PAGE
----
> interesting to take the raw shot, process it, then try to match it
> by processing the jpeg and see how well it could be made to match.


I've done this comparison many times. Often I'll mess about with a jpeg just
because it's quicker, but then I end up having to do it all over again
starting with the RAW file, because the result from the jpeg was so awful.

I've posted some comparisons here previously, but I can't remember what I
did with them offhand.

Paul
--
http://www.wilderness-wales.co.uk


 
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Paul Saunders
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      11-03-2006
timeOday wrote:

> Good info. Have you found any advantage for shots which are correctly
> exposed in the first place?


Regularly. It's not really a question of exposure, it's a question of
dynamic range. Back in my Velvia days I used to either avoid high contrast
subjects, use a graduated filter, or expose and compose appropriately to get
a silhouette or whatever. But since getting used to the high dynamic range
of RAW I now find myself seeking out the very high contrast subjects that I
used to avoid in the past.

My technique is to expose for the highlights (i.e. to fine tune the exposure
so that the highlights are on the far right of the histogram, but without
clipping), then brighten the shadows later in processing (if they need to be
brightened - I don't brighten them just for the sake of it).

Yesterday I was shooting a white lighthouse in bright sunlight with a dark
cave underneath, and many foreground rocks in shadow. Even with RAW I
couldn't capture the full dynamic range so I took multiple exposures and
blended them using Merge to HDR. There was no such thing as a "correct"
exposure for that scene. When I exposed for the lighthouse the rest of the
shot was badly underexposed. When I exposed for the scene as a whole it
resulted in blown out highlights and the rocks in shadow and the cave were
still too dark.

Taking multiple exposures and using layer masking or HDR is best for shots
with an extreme dynamic range, but if the dynamic range is high, but not
extreme, a single RAW shot may suffice. If the dynamic range is normal, a
jpeg may be be okay, provided you get the exposure right and don't do any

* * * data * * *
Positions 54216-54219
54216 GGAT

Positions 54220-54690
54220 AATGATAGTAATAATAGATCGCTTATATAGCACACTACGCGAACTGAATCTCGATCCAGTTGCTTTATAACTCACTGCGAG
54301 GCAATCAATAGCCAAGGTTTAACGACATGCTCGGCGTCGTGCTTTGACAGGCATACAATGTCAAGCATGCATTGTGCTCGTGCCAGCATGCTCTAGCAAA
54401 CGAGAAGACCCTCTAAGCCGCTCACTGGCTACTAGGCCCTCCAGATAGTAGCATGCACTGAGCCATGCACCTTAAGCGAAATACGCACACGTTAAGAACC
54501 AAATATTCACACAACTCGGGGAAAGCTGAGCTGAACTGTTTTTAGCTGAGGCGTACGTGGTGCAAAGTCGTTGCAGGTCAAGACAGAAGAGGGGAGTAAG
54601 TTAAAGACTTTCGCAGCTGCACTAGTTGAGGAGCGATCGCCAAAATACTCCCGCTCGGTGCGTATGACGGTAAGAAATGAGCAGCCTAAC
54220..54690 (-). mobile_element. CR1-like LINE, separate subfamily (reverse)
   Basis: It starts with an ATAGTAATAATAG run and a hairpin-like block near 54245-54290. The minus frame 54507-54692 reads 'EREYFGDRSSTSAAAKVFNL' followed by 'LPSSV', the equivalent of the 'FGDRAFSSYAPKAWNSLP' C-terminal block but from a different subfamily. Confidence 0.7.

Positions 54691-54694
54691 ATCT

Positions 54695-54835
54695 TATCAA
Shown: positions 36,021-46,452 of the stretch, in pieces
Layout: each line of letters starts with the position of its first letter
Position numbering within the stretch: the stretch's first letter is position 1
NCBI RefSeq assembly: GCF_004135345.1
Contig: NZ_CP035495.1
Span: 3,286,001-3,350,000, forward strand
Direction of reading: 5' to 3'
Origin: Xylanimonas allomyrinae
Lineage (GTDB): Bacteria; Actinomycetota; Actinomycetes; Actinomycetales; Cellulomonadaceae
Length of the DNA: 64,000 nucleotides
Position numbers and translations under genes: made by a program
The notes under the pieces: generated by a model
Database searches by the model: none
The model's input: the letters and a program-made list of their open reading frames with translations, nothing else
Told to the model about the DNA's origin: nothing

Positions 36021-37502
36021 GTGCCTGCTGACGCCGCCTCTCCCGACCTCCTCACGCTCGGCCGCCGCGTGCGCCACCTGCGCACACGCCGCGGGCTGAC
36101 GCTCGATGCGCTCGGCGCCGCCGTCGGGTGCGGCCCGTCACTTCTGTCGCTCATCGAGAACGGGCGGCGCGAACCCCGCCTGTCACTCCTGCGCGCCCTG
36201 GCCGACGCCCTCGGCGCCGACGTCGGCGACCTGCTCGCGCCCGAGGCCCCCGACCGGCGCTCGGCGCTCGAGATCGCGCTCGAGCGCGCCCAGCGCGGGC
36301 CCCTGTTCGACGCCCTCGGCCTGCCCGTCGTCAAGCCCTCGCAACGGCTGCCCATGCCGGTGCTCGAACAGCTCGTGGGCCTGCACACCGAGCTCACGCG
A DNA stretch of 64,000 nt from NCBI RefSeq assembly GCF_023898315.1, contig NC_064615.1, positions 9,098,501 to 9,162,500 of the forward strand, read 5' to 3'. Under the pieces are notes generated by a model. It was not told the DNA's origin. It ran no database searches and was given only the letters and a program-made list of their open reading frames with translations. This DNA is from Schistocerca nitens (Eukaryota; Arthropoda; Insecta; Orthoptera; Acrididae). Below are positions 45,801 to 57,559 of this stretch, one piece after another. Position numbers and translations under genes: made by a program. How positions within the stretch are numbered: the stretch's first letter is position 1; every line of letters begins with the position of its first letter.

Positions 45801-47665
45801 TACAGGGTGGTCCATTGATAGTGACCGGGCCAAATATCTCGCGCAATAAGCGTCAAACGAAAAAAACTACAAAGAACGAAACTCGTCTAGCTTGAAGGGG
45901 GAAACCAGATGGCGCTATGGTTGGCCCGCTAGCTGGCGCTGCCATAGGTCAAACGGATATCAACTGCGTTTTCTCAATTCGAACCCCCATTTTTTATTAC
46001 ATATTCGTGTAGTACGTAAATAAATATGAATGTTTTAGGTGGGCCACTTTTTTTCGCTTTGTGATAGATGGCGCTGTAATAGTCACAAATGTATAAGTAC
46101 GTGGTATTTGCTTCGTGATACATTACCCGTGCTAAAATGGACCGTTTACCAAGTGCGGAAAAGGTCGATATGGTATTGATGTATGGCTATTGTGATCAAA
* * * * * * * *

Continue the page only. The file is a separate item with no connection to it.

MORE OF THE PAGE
post processing, but personally I never shoot in jpeg.

If nothing else, the ability to alter the white balance later can sometimes
be a big advantage. Also, with Canon's "picture modes", you can easily
apply different modes to different pics when converting the RAW files in
DPP, which is a quick and easy way of selecting a different look for each
pic later, if you don't want to do any real post processing. Far better than
setting picture modes in the field, shooting jpeg and being stuck with your
original choice.

Paul
--
http://www.wilderness-wales.co.uk


 
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Paul Saunders
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      11-03-2006
Bert Hyman wrote:

>>> A copy of Photoshop (for Windows) goes for about $600. Do you
>>> think the average consumer of a P&S camera who wants to print 4x6
>>> glossies wants to buy that and then post-process every image?

>>
>> That's a fallacious argument. There are plenty of
>> free and/or inexpensive tools these days that do
>> a good job of converting numerous RAW formats.


Quite, and the software that comes with the camera will convert the RAW
files.

> Do you think the average consumer of a P&S camera who wants to print
> 4x6 glossies wants to post-process every image?


No, but if they screw up the exposure or white balance on an important shot,
I'm sure they'd appreciate the ability to recover it to a certain extent,
even if they had to ask their local photo expert to do it for them.

> Those who want raw file formats can find cameras that provide them.


Not if manufacturers stop providing it.

> The idea that every camera should output some raw format is silly.


I agree, there's not much need for RAW format in a cheap point and shoot. I
think what's being talked about here is RAW support being dropped from the
high-end "prosumer" point and shoots. Canon always used to offer this in
their G and S series, but now they've dropped it. I think this is a bad
decision.

Of course most serious photographers will choose a DSLR rather than a
compact now that prices have dropped to reasonable levels, but does every
serious photographer want to lug a DSLR around everywhere he goes?
Personally I'd like to have a decent "pocket" camera that I could take
everywhere, for those unexpected opportunity shots, but without RAW, forget
it.

Paul
--
http://www.wilderness-wales.co.uk